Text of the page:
LOS ANGELES — From boasting first-time exhibitors to hosting parties and using the latest technology, trade show organizers in the Los Angeles market are implementing new strategies to entice buyers to shop their expos.

This story first appeared in the June 22, 2011 issue of WWD. Subscribe Today.


Even as the national economy experiences an uneven recovery and specialty store closures in California continue, trade show producers are striving to improve their offerings and set themselves apart.


The California Market Center, which not only houses fashion showrooms that participate in the contemporary fashion market and Los Angeles Majors Market but also organizes fairs such as the Los Angeles International Textile Show, Select and Focus, is testing every outlet it can. It uses its blog and Twitter and Facebook accounts to promote new exhibitors, special events and articles about brands that participate in its shows. It’s catering to buyers’ fondness for parties with a contemporary fashion show in October, highlighting brands that have showrooms in the building.


The California Market Center is also trying to increase its show size. For instance, Select, which started last January, is trying to establish itself as a venue for better contemporary brands with new exhibitors such as shoe brand Pour La Victoire and women’s fashion line Twinkle by Wenlan. Focus, the three-year-old show that emphasizes emerging brands with lower prices, has tested a cash-and-carry section that it may revive in October. Both Select and Focus have sponsored free manicures with Pop Beauty and facials by Glam Go.

For the Los Angeles International Textile Show, increasing the presence of European mills is a priority for the upcoming Oct. 10 to 12 edition. European factories made up 25 percent of the exhibitors in last March’s expo.


“They’re a popular attraction for the attendees that we’ve been speaking with,” said Audrey Okulick, who handles marketing and public relations for the California Market Center. “It was the busiest area of the show in March.”


Designers & Agents’ producers are constantly on the scope for emerging talent. This month, Barbara Kramer, D&A’s co-producer, traveled to Paris, London, Amsterdam, Berlin and Italy to meet and research new designers.


“We invest a great deal of time in researching and vetting out new and interesting brands to introduce at our shows,” said Kramer.


Agenda, the semiannual show that started in men’s streetwear and has absorbed more action sports brands over the years, is making the most of coordinating its August edition with the Nike U.S. Open of Surfing. Held Aug. 3 and 4 at the Hyatt Regency in Huntington Beach, Calif., Agenda allows manufacturers and buyers to walk across the street from the trade fair and check what the 500,000 attendees at the surfing competition are wearing.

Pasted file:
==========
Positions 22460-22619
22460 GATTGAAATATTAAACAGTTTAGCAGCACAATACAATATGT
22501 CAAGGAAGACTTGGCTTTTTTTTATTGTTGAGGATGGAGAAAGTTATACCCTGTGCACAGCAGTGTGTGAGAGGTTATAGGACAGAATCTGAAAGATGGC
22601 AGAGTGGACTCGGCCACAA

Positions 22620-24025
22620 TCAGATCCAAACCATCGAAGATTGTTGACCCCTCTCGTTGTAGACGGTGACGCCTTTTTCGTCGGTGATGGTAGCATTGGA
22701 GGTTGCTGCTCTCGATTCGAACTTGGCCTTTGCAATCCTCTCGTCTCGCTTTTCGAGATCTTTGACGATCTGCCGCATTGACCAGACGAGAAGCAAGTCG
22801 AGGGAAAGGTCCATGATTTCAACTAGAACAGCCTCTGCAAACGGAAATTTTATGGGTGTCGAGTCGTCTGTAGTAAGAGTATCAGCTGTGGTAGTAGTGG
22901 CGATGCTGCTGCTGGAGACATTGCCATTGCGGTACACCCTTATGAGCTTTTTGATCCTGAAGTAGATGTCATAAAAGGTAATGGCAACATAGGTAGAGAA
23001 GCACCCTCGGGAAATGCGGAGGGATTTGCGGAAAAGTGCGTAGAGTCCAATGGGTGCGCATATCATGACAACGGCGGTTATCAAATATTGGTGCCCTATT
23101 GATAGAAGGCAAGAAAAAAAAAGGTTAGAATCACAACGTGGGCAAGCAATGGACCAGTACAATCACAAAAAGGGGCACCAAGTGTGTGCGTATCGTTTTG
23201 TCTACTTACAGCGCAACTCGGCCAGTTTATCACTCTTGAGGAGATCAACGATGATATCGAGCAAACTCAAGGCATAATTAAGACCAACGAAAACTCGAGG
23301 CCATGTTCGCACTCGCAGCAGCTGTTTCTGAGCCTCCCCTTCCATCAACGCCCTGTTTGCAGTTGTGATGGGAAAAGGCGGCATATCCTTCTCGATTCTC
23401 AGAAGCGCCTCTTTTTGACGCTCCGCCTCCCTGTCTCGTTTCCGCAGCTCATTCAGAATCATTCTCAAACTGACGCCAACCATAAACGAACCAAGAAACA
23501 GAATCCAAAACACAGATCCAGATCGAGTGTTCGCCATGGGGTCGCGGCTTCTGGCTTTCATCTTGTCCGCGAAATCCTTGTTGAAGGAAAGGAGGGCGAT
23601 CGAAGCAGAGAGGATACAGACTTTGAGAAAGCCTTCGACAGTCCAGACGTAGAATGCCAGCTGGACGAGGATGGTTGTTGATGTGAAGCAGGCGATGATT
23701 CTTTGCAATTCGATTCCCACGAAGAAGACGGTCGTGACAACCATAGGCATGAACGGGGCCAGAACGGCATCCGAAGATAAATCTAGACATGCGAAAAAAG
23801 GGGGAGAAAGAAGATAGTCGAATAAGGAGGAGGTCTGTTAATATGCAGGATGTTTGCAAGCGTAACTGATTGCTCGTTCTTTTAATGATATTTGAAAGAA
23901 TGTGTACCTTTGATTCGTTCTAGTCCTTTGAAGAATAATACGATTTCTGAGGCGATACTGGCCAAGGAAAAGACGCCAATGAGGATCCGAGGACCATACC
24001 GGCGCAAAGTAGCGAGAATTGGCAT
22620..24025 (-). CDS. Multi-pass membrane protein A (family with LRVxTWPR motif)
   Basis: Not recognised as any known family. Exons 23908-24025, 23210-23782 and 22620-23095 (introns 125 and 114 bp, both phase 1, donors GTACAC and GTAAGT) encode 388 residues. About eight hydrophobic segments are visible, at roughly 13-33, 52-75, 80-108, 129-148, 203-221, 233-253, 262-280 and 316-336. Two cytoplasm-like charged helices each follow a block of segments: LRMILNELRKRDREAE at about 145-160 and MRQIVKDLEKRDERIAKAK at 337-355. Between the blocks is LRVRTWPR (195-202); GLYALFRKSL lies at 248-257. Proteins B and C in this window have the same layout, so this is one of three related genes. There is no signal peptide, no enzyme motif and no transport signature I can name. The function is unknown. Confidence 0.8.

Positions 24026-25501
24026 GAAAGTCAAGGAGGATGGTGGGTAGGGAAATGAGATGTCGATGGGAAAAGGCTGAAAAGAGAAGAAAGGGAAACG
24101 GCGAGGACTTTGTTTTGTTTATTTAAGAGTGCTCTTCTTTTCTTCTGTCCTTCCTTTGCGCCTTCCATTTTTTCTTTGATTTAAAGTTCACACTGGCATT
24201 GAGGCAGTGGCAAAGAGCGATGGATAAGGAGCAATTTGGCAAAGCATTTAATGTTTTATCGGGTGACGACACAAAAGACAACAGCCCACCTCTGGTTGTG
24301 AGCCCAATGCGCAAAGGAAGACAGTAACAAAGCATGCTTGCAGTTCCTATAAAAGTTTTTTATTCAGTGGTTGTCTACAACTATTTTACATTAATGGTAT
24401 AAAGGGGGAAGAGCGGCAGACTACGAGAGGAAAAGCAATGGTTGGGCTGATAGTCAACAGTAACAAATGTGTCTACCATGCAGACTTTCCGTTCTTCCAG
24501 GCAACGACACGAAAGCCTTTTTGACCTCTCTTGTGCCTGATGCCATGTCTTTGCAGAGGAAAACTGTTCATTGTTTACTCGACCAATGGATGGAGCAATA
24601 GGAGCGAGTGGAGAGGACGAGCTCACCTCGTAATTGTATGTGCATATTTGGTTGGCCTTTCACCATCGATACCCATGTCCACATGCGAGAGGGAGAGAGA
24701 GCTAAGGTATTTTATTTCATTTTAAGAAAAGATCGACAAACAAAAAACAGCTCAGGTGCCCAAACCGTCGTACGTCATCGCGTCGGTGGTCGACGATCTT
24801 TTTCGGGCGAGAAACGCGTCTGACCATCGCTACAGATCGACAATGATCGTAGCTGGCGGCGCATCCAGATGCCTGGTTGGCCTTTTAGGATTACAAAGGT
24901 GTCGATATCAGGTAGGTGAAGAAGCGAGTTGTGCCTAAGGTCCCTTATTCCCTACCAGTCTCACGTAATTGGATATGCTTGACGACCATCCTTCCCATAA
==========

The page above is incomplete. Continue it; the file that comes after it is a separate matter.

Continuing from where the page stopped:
Aaron Levant, president of Agenda, acknowledges that it’s the brands that ultimately draw attending retailers, ranging from the Buckle, Nordstrom and Urban Outfitters to Ron Jon Surf Shop, Zumiez and stores from Australia, Spain, Italy, Canada, Mexico, Argentina and Brazil. Thanks to the debut of first-time women’s exhibitors like Roxy, Agenda is doubling its women’s fashion to represent 40 percent of its lineup of 350 brands, which includes Vans, Rvca, Quiksilver and Obey.


“The general attitude of the attendees and brands is positive right now,” Levant said. “The mood has been on the up and up.”


Even if business at trade shows seems to be picking up, Ronda Walker, who founded Pool Trade Show before selling it to Advanstar, said the industry is paralyzed by its dependence on selling and buying by season. That’s why she plans to introduce an e-commerce site called the Factory in August. Starting with 100 brands, the Los Angeles-based company allows designers to upload images of their collection for sale continuously throughout the year. Moreover, retailers can place their orders and consumers can buy the clothes from participating stores — all on the Web site.


“The whole reason we’re launching the Factory is the need to abolish seasonal business,” Walker said. “Our viewpoint at the Factory is that consumers don’t buy by season and retailers don’t want to buy by season anymore. It’s a continual business.”

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